use matches. Apply this to all fuels. The same adjustment factors are to be applied when re-running
the calculation to work out the savings from measures, for example:
Uncorrected gas use = 25,000 kWh/yr
Billed gas use = 20,000 kWh/yr
Correction factor = 20,000/25,000 = 1.25
The same factor of 1.25 is to be applied to all subsequent gas consumption results.
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6. Bill Data Reconciliation
6.4 Tariffs
Where tariff data is available, amend the fuel prices used to calculate annual costs and savings as follows. In
general there is an annual standing charge (£/year) and a unit price (p/kWh). In the case of off-peak electricity
there are high-rate and low-rate unit prices.
For mains gas and electricity:
- where a standing charge is applicable, scale it to one year:
e.g. if given in p/day, multiply by 365 and divide by 100 to give £/year. If given in
£/quarter, multiply by 4 and round to nearest £1.
-where two unit prices apply (initial units per period and follow-on units), obtain the difference in
price between initial and follow-on units, scale to one year, round to nearest £1 and assign to
standing charge:
e.g. 600 kWh per quarter @ 8p, rest at 3p: standing charge = 0.01 x 600 x (8.0 –
3.0) x
4 =£120
- set the unit price to the follow-on unit price for off-peak tariffs set the standing charge and the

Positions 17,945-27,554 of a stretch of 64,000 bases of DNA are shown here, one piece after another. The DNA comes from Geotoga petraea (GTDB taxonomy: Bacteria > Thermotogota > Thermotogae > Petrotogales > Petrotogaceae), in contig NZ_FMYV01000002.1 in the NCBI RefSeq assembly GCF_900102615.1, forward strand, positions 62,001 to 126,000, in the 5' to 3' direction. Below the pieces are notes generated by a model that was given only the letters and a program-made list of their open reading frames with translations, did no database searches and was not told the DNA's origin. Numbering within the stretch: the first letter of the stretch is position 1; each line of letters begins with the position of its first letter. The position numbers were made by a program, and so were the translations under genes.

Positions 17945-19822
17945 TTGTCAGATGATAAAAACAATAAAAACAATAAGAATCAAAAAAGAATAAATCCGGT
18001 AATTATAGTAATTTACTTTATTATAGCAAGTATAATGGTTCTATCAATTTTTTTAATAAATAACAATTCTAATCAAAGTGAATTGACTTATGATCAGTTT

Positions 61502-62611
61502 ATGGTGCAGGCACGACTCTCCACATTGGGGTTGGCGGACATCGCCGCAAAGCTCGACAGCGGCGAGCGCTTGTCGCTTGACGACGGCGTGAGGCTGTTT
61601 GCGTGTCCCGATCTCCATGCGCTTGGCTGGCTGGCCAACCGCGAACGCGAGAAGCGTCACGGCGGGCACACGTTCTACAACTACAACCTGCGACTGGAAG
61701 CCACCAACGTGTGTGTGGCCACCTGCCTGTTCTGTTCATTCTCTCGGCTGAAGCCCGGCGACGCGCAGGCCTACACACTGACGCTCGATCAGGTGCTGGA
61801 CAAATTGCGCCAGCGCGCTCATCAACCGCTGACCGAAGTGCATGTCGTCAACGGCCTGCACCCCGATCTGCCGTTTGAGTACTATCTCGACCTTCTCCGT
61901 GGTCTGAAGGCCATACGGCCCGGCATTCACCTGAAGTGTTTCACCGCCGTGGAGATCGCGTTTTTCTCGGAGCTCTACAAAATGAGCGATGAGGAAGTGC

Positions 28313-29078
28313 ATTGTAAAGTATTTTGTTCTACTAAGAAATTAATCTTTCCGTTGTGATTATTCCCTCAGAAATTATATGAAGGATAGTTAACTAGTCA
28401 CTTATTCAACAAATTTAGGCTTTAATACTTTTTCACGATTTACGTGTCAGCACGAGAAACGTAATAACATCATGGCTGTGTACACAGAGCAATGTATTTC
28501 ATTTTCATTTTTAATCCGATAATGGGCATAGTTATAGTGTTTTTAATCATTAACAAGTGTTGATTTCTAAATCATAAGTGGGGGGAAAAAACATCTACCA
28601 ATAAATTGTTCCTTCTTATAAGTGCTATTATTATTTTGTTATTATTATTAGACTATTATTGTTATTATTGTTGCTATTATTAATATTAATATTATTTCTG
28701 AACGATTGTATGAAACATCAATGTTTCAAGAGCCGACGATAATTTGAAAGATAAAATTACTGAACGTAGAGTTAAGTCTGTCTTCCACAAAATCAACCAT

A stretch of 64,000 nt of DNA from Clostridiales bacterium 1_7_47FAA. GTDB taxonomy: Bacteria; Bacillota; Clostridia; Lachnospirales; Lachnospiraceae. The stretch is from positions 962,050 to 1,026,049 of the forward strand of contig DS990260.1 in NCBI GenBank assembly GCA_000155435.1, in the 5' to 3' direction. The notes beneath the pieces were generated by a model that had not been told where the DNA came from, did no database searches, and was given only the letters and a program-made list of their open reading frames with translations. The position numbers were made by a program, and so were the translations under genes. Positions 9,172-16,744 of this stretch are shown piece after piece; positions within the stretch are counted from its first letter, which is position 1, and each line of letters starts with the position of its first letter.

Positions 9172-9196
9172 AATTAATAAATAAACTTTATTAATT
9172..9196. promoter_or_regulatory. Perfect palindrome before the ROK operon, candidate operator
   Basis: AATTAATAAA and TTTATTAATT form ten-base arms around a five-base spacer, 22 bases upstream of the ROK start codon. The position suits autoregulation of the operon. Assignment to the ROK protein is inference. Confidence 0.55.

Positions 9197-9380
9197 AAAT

high-rate unit price as above, and the
low-rate unit price is as given
For other fuels:
- where a fixed cost applies and if the data is for other than 12 months, scale it to 12 months,
round to nearest £1 and assign to standing charge (otherwise standing charge is 0)
- divide cost for unit-based purchases by number of units purchased and assign to unit price
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7. In-use Factor for Energy Cost Savings
In-use factors (<= 1.0) have been defined for each improvement measure and are applied to cost
savings to reflect underperformance that has been found for some measures and to ensure that the
savings are not over-estimated. Multiply the cost saving for each improvement measures by the in-use
factor for the improvement measure concerned. A table of in-use factors will be published
separately.
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8. Display of Fuel Cost Savings on OA
The fuel cost savings for the actual household are shown as a range which depends on the reliability
indicator (see 6.3).
Reliability
indicator
Range
1
Larger of £10 and
±5%
2
Larger of £10 and
±10%
3
Larger of £10 and
±15%
4 or 5
Larger of £10 and
±20%
Range calculated as: multiply £
saving by 2 x percentage, round to
nearest £10, set to £10 if less than
10.
The above percentages are to be reviewed following trials.
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Questions?
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Web Links
www.stroma.com/certification
Contacts
Stroma Certification Ltd.
4 Pioneer Way, Castleford, WF10 5QU
0845 621 11 11
[email protected]